St Peter's Square
Dear Brothers and Sisters,
On this fourth and last Sunday of Advent, this year the liturgy presents the narrative of the Angel’s announcement to Mary. Contemplating the amazing icon of the Blessed Virgin at the moment when she receives the divine message and gives her answer, we are enlightened within by the light of truth that shines from that mystery ever new. In particular I would like to reflect briefly on the importance of Mary’s virginity, namely that she conceived Jesus while remaining a virgin.
Against the background of the event of Nazareth is the prophecy of Isaiah. “Behold, a young virgin shall conceive and bear a son, and shall call his name Immanuel” (Isaiah 7:14). This ancient promise found superabundant fulfilment in the Incarnation of the Son of God. Indeed, not only did the Virgin Mary conceive, but she did so through the work of the Holy Spirit, that is, God himself.
The human being who came to life in her womb took Mary’s flesh, but his existence derived totally from God. He is fully man, made of clay — to use the biblical symbol — but comes from on high, from Heaven. The fact that Mary conceived while remaining a virgin is thus essential to the knowledge of Jesus and to our faith, because it testifies that it was God’s initiative and, above all, it reveals who the conceived being was.
As the Gospel says: “the child to be born will be called holy, the Son of God” (Luke 1:35). In this sense, the virginity of Mary and the divinity of Jesus guarantees each other. This is what makes that single question so important that Mary, “greatly troubled”, asks the Angel: “How can this be, since I have no husband?” (Luke 1:34). Mary was very wise in her simplicity. She did not doubt God’s power, but she wanted to better understand his will, in order to conform herself completely to this will. Mary was infinitely overcome by the Mystery, yet she occupied perfectly the place which, in its centre had been assigned to her. Her heart and her mind are fully humble and precisely because of her unique humility, God awaits this young woman’s “yes” in order to carry out his plan. He respects her dignity and her freedom. Mary’s “yes” entailed motherhood and virginity as a whole. She wanted everything in her to glorify God and he wanted the Son, born of her, to be totally a gift of grace.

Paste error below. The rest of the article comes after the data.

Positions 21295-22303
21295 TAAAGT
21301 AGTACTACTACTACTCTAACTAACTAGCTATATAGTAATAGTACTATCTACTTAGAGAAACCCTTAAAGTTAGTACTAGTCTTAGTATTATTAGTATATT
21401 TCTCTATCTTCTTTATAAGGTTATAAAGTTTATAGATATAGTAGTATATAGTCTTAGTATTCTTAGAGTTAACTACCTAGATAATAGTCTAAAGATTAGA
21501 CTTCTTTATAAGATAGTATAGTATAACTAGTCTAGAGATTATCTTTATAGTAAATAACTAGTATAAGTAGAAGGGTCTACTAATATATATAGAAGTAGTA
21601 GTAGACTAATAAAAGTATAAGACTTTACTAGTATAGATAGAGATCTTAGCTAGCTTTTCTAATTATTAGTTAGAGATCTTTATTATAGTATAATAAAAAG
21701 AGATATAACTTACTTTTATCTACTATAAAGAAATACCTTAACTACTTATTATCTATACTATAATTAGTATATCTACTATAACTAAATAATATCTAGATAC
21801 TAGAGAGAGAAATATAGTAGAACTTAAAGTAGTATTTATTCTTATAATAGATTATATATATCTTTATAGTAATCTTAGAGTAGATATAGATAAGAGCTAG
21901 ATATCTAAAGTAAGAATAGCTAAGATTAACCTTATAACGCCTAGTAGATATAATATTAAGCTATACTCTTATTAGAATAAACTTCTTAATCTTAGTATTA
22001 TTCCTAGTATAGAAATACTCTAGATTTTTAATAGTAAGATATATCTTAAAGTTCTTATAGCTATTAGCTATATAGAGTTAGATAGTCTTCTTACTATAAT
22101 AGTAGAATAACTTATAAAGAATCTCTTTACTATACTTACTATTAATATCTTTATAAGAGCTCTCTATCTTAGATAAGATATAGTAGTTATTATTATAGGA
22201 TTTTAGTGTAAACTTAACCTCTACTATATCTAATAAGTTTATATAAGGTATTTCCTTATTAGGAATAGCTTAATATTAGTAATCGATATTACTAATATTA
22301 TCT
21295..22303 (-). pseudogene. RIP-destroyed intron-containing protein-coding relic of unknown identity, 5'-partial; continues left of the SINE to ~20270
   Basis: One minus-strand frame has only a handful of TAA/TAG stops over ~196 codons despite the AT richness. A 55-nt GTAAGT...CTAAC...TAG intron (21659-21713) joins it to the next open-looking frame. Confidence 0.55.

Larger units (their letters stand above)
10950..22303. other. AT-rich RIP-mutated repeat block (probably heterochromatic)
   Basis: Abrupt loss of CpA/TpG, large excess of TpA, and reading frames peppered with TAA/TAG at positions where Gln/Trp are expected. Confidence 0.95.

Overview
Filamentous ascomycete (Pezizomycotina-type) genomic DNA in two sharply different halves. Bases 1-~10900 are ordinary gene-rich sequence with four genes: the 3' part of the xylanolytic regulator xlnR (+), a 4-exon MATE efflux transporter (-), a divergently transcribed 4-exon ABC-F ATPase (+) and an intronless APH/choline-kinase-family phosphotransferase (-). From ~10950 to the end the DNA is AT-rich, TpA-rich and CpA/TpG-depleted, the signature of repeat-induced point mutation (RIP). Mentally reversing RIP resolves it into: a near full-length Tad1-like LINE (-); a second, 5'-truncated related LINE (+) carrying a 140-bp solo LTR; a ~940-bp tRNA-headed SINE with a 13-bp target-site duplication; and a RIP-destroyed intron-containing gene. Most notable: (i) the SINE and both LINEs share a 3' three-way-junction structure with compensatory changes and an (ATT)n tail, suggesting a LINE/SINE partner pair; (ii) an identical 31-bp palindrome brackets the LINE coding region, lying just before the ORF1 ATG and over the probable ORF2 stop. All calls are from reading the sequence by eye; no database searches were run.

Dear friends, Mary’s virginity is unique and unrepeatable; but its spiritual meaning concerns every Christian, who is essentially linked to faith. In fact, those who put deep trust in God’s love welcome Jesus and his divine life within them through the action of the Holy Spirit. This is the mystery of Christmas! I hope that you will all experience it with deep joy.
After the Angelus :
Dear brothers and sisters, yesterday in Madrid, 22 missionaries Oblates of Mary Immaculate and a layman were beatified. They were killed in Spain in 1936 for simply being zealous witnesses of the Gospel. The hope that their sacrifice will continue to bear abundant fruits of conversion and reconciliation is joined with joy in their beatification.
I would like to reassure my closeness to the populations of the southern Philippines, hit by a violent tropical storm. I pray for the victims, many of whom are children, for the homeless and for the many who have been dispersed.
I greet all the English-speaking pilgrims and visitors present at this Angelus prayer. The Gospel of today’s liturgy recounts the Archangel Gabriel’s Annunciation to the Virgin Mary, that she would conceive and bear a son to be called Jesus. Just as the Immaculate Virgin brought God to us, may we be not afraid to let her bring us to God. In this final week of Advent, let us intensify our efforts to prepare for his coming. Upon you and your loved ones, I invoke the blessings of Almighty God!